Related Rule
United States of America
Practice Relating to Rule 15. The Principle of Precautions in Attack
Section B. Avoidance or minimization of incidental damage
The US Rules of Engagement for the Vietnam War (1971) stated: “While the goal is maximum effectiveness in combat operations, every effort must be made to avoid civilian casualties, minimize the destruction of private property, and conserve diminishing resources.” 
United States, Rules of Engagement for the Employment of Firepower in the Republic of Viet-Nam, US Military Assistance Command Viet-Nam, Directive No. 525-13, May 1971, unclassified contents reprinted in Eleanor C. McDowell, Digest of United States Practice in International Law, 1975, US Department of State Publication 8865, Washington, D.C., 1976, pp. 814–815, § 3(a).
The US Rules of Engagement for Operation Desert Storm (1991) required soldiers to avoid harming civilians and civilian property “unless necessary to save US lives”. 
United States, Desert Storm – Rules of Engagement, Pocket Card, US Central Command, January 1991, reprinted in Operational Law Handbook, International and Operational Law Department, The Judge Advocate General’s School, United States Army, Charlottesville, Virginia, 1995, pp. 8-7 and 8-8, §§ B and G.
The US Naval Handbook (1995) requires naval commanders to “take all reasonable precautions, taking into account military and humanitarian considerations, to keep civilian casualties and damage to the minimum consistent with mission accomplishment and the security of the force”. 
United States, The Commander’s Handbook on the Law of Naval Operations, NWP 1-14M/MCWP 5-2.1/COMDTPUB P5800.7, issued by the Department of the Navy, Office of the Chief of Naval Operations and Headquarters, US Marine Corps, and Department of Transportation, US Coast Guard, October 1995 (formerly NWP 9 (Rev. A)/FMFM 1-10, October 1989), § 8.1.2.1.
The US Naval Handbook (2007) states:
Naval commanders must take all reasonable precautions, taking into account military and humanitarian considerations, to keep civilian casualties and damage to the minimum consistent with mission accomplishment and the security of the force. 
United States, The Commander’s Handbook on the Law of Naval Operations, NWP 1-14M/MCWP 5-12.1/COMDTPUB P5800.7, issued by the Department of the Navy, Office of the Chief of Naval Operations and Headquarters, US Marine Corps, and Department of Homeland Security, US Coast Guard, July 2007, § 8.3.1.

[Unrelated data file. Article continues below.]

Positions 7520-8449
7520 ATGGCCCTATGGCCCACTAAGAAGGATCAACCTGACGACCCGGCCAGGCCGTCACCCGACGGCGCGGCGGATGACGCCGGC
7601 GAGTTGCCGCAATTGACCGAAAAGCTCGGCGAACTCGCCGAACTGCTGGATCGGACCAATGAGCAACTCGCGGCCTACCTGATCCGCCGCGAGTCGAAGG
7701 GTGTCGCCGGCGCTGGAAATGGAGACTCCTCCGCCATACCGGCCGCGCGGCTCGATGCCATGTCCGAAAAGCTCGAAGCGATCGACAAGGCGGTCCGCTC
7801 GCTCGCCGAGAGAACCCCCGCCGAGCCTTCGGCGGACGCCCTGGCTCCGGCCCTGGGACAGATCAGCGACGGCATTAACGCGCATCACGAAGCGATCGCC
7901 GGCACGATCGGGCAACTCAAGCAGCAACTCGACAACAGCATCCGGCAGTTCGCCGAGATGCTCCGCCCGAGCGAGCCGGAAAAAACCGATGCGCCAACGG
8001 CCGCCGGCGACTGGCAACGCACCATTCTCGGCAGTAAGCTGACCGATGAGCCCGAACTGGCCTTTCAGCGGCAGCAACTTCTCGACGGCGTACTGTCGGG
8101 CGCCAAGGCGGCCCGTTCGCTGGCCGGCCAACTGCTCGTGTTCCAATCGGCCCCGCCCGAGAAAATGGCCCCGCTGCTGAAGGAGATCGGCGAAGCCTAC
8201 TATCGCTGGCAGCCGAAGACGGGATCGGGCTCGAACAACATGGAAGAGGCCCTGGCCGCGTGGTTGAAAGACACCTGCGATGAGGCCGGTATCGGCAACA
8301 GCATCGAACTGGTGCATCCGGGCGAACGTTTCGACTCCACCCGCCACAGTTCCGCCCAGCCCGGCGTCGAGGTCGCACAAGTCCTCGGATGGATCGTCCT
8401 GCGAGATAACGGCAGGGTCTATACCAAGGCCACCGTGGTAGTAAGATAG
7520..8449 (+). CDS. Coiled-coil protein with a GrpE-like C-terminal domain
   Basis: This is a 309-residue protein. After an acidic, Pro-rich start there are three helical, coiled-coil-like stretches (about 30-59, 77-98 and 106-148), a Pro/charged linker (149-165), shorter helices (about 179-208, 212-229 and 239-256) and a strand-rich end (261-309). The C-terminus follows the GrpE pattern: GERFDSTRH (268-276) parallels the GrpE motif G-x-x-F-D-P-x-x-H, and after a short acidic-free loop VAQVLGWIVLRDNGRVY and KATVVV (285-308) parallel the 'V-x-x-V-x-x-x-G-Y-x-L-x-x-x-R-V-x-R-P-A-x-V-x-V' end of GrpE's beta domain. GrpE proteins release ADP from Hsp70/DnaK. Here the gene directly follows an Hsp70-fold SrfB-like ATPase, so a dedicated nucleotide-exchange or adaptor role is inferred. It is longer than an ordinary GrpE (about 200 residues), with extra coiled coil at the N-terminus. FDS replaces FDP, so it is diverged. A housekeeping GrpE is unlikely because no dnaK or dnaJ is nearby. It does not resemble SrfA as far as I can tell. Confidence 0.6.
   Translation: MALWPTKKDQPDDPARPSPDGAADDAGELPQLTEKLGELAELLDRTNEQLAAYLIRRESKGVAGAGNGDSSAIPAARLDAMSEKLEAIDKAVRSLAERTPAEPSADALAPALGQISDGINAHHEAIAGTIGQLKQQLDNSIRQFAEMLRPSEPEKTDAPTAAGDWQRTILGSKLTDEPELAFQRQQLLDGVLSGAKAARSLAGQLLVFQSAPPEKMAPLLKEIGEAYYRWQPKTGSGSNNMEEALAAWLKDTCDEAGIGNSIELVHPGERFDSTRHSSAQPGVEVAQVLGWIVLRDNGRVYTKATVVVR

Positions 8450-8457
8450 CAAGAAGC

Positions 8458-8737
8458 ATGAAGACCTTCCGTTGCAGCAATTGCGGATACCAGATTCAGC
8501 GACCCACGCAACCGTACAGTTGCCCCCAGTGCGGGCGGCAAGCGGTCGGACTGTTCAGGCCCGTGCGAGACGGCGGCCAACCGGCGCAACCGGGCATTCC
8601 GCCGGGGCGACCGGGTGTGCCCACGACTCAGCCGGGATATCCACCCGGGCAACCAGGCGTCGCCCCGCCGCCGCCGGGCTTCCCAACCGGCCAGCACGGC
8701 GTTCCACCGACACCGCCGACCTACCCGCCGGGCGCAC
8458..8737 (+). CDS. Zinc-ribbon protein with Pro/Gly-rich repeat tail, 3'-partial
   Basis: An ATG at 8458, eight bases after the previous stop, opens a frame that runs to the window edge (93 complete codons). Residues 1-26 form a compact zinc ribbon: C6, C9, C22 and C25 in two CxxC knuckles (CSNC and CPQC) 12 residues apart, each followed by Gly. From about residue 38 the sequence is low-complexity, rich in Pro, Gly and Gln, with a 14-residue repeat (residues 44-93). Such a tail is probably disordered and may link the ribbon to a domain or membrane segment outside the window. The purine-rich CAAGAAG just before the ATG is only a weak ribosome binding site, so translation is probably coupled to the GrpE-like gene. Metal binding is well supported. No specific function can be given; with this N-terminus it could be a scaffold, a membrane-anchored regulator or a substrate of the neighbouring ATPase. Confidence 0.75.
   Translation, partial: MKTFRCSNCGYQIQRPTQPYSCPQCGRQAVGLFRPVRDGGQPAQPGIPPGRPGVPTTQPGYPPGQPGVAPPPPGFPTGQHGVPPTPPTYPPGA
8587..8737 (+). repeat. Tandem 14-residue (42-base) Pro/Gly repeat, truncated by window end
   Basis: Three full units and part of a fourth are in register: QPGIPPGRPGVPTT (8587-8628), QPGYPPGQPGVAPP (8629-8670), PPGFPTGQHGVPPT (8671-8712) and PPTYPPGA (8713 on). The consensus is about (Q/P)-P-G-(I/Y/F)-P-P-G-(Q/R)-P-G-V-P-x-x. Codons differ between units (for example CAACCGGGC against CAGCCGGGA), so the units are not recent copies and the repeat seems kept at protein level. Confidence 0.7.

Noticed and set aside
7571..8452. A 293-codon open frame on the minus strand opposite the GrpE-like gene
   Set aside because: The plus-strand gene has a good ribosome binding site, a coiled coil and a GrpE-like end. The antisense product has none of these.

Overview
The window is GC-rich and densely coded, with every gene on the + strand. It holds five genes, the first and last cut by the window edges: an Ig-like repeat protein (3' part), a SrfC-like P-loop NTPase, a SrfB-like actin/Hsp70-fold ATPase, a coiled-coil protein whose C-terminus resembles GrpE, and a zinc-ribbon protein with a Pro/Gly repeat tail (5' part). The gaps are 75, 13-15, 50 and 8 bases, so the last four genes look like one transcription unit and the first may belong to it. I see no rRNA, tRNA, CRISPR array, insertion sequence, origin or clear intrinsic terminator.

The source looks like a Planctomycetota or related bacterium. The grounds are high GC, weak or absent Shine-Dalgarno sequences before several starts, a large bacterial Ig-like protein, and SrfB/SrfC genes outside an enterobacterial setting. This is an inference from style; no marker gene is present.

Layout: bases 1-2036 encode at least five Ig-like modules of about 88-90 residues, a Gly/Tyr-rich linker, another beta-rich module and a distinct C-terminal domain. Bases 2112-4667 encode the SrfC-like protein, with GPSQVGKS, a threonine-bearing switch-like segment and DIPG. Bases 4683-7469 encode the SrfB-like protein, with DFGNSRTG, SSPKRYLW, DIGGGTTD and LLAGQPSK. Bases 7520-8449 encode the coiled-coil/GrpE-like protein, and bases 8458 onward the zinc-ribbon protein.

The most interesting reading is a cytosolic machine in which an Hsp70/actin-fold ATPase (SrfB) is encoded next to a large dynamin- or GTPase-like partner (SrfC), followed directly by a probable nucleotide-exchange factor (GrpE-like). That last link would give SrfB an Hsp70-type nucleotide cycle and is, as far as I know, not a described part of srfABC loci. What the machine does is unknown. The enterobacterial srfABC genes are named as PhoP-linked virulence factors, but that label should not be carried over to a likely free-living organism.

It is reported that in 1952, during the Korean War, a US General gave the instruction “to attack specific military targets at Pyongyang and to make every effort to avoid needless civilian casualties”. 
Robert F. Futrell, The United States Air Force in Korea 1950–1953, Office of Air Force History, US Air Force, Washington, D.C., Revised edition, 1983, p. 515.
In 1966, in the context of the Vietnam War, the US Department of Defense stated: “All possible care is taken to avoid civilian casualties.” 
United States, Department of Defense, Statement on targeting policy in Vietnam, 26 December 1966, reprinted in Marjorie Whiteman, Digest of International Law, Vol. 10, Department of State Publication 8367, Washington, D.C., 1968, p. 427.
On 30 December 1966, in reply to an inquiry from a member of the US House of Representatives requesting a restatement of US policy on targeting in North Vietnam, a US Deputy Assistant Secretary of Defense wrote: “All reasonable care is taken to avoid civilian casualties.” 
United States, Letter from Deputy Assistant Secretary of Defense Goulding to US Representative Ogden Reid from New York, 30 December 1966, reprinted in Marjorie Whiteman, Digest of International Law, Vol. 10, Department of State Publication 8367, Washington, D.C., 1968, p. 428.
In 1972, the General Counsel of the US Department of Defense stated:
A review of the operating authorities and rules of engagements for all of our forces in Southeast Asia, in air as well as ground and sea operations, by my office reveals that not only are such operations in conformity with this basic rule [that the loss of life and damage to property must not be out of proportion to the military advantage to be gained], but that in addition, extensive constraints are imposed to avoid if at all possible the infliction of casualties on noncombatants and the destruction of property other than that related to the military operations in carrying out military objectives.